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Publication numberUS7125135 B2
Publication typeGrant
Application numberUS 10/697,058
Publication dateOct 24, 2006
Filing dateOct 30, 2003
Priority dateOct 30, 2002
Fee statusLapsed
Also published asUS20040090784
Publication number10697058, 697058, US 7125135 B2, US 7125135B2, US-B2-7125135, US7125135 B2, US7125135B2
InventorsPatrick Ward
Original AssigneePatrick Ward
Export CitationBiBTeX, EndNote, RefMan
External Links: USPTO, USPTO Assignment, Espacenet
Wall-wash light fixture
US 7125135 B2
Abstract
A wall-wash light fixture for providing substantially uniform wall illumination includes a light source mounted to direct emitted light to a substantially arcuate kick reflector. The substantially arcuate kick reflector directs the emitted light toward the wall.
Images(5)
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Claims(18)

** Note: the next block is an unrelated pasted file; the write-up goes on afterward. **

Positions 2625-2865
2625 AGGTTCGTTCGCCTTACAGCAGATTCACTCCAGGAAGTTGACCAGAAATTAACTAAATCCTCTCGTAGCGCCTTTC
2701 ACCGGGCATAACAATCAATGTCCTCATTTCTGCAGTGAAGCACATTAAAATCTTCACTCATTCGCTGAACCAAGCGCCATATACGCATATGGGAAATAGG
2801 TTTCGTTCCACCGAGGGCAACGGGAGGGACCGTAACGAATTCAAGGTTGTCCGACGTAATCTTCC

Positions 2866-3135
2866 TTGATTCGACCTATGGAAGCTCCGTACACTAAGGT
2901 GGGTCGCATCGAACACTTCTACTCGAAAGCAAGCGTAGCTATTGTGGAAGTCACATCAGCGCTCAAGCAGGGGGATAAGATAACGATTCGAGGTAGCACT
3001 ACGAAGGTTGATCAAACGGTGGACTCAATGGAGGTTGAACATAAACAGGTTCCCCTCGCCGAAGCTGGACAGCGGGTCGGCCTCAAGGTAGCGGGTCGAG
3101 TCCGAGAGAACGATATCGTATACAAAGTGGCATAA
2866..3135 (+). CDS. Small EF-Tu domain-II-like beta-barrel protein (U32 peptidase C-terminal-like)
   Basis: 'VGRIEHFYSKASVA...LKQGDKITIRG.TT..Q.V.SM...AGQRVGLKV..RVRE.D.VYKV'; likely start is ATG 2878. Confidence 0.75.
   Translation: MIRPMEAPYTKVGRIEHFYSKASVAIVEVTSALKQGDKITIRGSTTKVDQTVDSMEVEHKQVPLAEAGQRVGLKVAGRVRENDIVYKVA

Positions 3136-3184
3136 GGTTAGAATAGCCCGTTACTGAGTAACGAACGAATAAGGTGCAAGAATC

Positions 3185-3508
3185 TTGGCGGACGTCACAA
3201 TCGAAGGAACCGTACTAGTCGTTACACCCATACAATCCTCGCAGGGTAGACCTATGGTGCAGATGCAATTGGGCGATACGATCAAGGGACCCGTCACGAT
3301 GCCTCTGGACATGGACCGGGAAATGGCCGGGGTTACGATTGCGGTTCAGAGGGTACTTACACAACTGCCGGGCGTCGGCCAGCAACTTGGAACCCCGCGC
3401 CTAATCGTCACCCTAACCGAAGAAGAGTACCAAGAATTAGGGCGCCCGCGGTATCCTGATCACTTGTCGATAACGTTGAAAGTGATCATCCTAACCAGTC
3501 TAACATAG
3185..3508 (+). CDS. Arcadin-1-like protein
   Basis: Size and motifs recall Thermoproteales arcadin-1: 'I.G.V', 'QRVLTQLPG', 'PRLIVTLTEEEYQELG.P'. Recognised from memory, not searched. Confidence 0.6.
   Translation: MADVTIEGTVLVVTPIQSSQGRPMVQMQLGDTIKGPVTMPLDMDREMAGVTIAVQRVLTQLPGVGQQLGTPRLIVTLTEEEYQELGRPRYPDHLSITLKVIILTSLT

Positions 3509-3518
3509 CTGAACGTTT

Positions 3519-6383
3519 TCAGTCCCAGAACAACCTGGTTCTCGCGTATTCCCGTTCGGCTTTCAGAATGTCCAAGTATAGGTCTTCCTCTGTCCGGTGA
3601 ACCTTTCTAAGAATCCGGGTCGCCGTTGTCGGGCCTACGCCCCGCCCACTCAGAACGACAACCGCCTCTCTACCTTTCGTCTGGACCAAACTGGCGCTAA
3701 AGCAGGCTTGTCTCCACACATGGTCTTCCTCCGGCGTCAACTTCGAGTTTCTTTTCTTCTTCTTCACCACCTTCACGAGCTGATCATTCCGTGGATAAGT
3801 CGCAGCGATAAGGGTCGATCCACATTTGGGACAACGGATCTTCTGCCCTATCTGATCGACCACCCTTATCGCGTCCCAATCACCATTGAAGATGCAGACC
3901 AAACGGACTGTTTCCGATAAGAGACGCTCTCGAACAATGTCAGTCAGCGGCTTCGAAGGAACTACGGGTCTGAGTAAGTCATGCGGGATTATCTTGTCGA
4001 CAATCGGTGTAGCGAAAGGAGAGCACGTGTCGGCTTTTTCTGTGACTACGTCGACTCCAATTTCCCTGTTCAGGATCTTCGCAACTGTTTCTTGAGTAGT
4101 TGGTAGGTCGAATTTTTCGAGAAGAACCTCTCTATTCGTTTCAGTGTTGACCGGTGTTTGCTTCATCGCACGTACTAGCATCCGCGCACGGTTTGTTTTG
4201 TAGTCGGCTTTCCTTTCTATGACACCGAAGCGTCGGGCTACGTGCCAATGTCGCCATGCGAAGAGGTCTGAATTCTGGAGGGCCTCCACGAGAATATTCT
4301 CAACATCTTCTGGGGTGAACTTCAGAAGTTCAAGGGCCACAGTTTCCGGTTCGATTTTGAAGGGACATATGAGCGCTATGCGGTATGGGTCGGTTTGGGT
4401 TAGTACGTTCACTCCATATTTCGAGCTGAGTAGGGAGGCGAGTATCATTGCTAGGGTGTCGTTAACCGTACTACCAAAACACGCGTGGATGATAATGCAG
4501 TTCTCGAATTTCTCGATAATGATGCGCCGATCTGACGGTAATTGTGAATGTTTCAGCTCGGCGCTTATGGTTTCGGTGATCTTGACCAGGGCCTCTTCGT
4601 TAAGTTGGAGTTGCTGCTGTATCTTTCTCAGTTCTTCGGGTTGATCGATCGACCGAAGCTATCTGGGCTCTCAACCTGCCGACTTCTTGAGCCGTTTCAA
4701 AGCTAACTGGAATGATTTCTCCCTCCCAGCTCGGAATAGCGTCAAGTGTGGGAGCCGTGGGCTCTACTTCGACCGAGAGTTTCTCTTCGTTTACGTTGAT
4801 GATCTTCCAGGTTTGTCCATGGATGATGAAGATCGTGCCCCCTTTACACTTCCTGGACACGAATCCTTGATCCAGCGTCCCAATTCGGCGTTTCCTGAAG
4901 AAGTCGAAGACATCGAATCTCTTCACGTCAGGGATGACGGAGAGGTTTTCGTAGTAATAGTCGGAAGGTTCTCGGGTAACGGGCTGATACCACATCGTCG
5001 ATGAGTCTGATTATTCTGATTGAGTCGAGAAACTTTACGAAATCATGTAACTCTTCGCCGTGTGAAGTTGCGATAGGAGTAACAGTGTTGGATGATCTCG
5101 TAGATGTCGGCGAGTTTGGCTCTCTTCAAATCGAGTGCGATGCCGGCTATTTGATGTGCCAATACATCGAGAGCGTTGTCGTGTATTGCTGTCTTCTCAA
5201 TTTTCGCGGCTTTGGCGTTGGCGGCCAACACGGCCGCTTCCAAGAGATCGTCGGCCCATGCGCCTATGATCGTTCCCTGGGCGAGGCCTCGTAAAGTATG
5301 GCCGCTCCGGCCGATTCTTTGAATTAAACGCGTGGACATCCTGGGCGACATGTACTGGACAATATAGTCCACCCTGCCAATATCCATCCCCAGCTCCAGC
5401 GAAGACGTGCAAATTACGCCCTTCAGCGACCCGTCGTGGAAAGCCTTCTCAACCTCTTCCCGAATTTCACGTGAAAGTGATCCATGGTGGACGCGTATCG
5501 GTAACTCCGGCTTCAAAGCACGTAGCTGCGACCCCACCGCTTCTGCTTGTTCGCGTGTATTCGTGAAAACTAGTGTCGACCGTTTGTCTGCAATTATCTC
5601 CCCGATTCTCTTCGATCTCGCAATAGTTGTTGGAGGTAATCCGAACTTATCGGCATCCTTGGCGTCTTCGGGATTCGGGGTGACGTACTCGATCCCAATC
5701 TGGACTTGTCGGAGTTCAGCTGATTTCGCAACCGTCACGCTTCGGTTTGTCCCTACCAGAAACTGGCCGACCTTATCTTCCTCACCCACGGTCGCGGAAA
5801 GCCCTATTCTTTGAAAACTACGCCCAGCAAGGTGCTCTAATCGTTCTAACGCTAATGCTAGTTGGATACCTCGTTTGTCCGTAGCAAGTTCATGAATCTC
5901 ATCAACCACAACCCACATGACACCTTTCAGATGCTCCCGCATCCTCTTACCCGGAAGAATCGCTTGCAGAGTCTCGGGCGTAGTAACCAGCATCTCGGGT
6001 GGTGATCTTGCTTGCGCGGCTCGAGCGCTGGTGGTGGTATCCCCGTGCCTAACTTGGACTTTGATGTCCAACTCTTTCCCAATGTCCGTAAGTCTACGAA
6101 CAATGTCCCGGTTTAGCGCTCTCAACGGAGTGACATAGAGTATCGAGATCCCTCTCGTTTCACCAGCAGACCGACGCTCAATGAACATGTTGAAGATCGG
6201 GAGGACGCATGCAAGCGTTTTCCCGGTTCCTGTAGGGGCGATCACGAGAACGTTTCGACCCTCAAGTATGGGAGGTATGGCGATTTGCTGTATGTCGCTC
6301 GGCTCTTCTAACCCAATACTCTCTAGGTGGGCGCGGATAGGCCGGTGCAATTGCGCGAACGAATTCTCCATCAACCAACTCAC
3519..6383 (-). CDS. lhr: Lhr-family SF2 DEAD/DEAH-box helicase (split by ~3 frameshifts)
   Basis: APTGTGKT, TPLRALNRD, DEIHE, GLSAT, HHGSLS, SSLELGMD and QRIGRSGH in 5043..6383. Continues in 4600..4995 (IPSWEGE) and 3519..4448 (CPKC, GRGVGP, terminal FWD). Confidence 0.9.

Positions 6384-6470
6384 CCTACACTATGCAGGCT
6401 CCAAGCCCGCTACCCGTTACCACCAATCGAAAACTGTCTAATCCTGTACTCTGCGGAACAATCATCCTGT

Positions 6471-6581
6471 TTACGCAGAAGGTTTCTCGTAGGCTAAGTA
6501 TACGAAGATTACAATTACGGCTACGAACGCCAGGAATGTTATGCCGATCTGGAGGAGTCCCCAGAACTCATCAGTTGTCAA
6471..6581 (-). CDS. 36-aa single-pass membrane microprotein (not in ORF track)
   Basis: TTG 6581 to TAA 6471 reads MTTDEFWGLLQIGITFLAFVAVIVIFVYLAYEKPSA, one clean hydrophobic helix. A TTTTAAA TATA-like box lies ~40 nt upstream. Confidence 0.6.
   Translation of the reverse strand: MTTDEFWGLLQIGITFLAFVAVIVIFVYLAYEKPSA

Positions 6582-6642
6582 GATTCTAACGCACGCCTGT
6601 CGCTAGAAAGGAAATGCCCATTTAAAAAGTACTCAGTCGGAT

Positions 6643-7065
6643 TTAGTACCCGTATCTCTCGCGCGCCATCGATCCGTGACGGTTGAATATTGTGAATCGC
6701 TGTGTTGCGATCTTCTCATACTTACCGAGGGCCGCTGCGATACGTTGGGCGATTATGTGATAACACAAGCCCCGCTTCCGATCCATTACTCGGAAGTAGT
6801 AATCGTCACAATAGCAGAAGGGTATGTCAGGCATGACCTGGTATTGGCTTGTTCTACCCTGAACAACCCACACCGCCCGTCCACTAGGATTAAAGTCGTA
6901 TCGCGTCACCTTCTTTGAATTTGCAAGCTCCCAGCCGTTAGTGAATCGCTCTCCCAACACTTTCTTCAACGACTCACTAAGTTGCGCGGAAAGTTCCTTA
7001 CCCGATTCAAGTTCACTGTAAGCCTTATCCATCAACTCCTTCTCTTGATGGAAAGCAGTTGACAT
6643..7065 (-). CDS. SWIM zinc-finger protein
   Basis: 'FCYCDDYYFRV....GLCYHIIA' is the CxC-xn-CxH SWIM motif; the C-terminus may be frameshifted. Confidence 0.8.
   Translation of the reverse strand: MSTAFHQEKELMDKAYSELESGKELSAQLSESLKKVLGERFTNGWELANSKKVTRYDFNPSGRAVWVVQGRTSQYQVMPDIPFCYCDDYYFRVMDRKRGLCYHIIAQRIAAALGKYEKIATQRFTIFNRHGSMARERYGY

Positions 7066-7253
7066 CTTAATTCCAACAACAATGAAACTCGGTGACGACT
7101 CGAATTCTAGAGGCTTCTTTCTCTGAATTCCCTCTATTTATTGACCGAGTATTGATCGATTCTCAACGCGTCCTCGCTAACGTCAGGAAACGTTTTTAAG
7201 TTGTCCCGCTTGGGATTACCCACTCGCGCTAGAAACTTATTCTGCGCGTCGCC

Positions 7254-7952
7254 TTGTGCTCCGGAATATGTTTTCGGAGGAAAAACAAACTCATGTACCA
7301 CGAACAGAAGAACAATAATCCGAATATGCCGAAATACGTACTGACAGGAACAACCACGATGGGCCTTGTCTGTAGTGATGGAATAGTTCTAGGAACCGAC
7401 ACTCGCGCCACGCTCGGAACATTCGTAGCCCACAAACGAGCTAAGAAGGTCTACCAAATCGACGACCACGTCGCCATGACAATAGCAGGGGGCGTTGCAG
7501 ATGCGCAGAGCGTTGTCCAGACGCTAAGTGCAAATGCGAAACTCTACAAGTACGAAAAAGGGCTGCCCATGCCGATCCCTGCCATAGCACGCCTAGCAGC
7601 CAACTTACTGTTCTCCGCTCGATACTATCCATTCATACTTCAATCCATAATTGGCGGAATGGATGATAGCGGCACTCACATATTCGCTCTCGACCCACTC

1. A wall-wash light system for providing substantially uniform illumination of a wall, said wall-wash light system comprising: a light source including an internal reflector for emitting light; an arcuate kick reflector having an arcuate opening, said arcuate kick reflector constructed and mounted to reflect the light emitted form said light source and direct the light emitted from said light source toward the wall; a mounting for said light source, said mounting constructed and mounted to position said light source near the plane of a ceiling or a floor adjoining the wall and to direct the light emitted form said light source at an acute angle to a plane perpendicular to the plane of the ceiling or of the floor, said mounting being further constructed and mounted to direct said emitted light from said light source away from the wall and toward said kick reflector; whereby the combination of the said mounting for said light source and the reflection of said emitted light form said light source back to the wall by said arcuate kick reflector provides substantially uniform illumination of the wall.
2. The wall-wash light system as defined in claim 1 wherein said acute angle is from about 1 degree to about 5 degrees.
3. The wall-wash light system as defined in claim 1 wherein said kick reflector includes a reflective surface constructed and mounted to diffuse the light emitted by said light source and reflect said emitted light through said arcuate opening.